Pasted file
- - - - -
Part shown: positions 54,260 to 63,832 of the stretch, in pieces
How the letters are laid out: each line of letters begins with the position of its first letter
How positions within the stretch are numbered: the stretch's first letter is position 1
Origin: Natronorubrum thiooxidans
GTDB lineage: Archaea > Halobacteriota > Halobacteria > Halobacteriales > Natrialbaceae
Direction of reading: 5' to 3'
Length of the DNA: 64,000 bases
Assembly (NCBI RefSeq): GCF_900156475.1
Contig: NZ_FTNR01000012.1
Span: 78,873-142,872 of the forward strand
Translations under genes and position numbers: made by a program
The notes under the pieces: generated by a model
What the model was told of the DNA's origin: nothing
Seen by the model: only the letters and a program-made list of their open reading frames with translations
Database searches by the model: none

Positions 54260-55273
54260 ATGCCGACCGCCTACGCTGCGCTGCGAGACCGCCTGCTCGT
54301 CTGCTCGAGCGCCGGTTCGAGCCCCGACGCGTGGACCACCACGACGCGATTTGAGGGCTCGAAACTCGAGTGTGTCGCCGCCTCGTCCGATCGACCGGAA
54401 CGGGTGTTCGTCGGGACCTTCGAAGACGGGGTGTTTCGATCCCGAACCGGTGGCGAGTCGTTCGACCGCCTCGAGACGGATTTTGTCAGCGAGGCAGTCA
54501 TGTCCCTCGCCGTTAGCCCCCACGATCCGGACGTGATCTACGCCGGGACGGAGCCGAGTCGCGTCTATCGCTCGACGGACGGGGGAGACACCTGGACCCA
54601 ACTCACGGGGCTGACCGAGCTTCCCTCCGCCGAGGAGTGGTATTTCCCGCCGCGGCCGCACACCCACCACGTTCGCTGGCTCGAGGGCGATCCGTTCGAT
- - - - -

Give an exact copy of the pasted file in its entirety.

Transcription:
Part shown: positions 54,260 to 63,832 of the stretch, in pieces
How the letters are laid out: each line of letters begins with the position of its first letter
How positions within the stretch are numbered: the stretch's first letter is position 1
Origin: Natronorubrum thiooxidans
GTDB lineage: Archaea > Halobacteriota > Halobacteria > Halobacteriales > Natrialbaceae
Direction of reading: 5' to 3'
Length of the DNA: 64,000 bases
Assembly (NCBI RefSeq): GCF_900156475.1
Contig: NZ_FTNR01000012.1
Span: 78,873-142,872 of the forward strand
Translations under genes and position numbers: made by a program
The notes under the pieces: generated by a model
What the model was told of the DNA's origin: nothing
Seen by the model: only the letters and a program-made list of their open reading frames with translations
Database searches by the model: none

Positions 54260-55273
54260 ATGCCGACCGCCTACGCTGCGCTGCGAGACCGCCTGCTCGT
54301 CTGCTCGAGCGCCGGTTCGAGCCCCGACGCGTGGACCACCACGACGCGATTTGAGGGCTCGAAACTCGAGTGTGTCGCCGCCTCGTCCGATCGACCGGAA
54401 CGGGTGTTCGTCGGGACCTTCGAAGACGGGGTGTTTCGATCCCGAACCGGTGGCGAGTCGTTCGACCGCCTCGAGACGGATTTTGTCAGCGAGGCAGTCA
54501 TGTCCCTCGCCGTTAGCCCCCACGATCCGGACGTGATCTACGCCGGGACGGAGCCGAGTCGCGTCTATCGCTCGACGGACGGGGGAGACACCTGGACCCA
54601 ACTCACGGGGCTGACCGAGCTTCCCTCCGCCGAGGAGTGGTATTTCCCGCCGCGGCCGCACACCCACCACGTTCGCTGGCTCGAGGGCGATCCGTTCGAT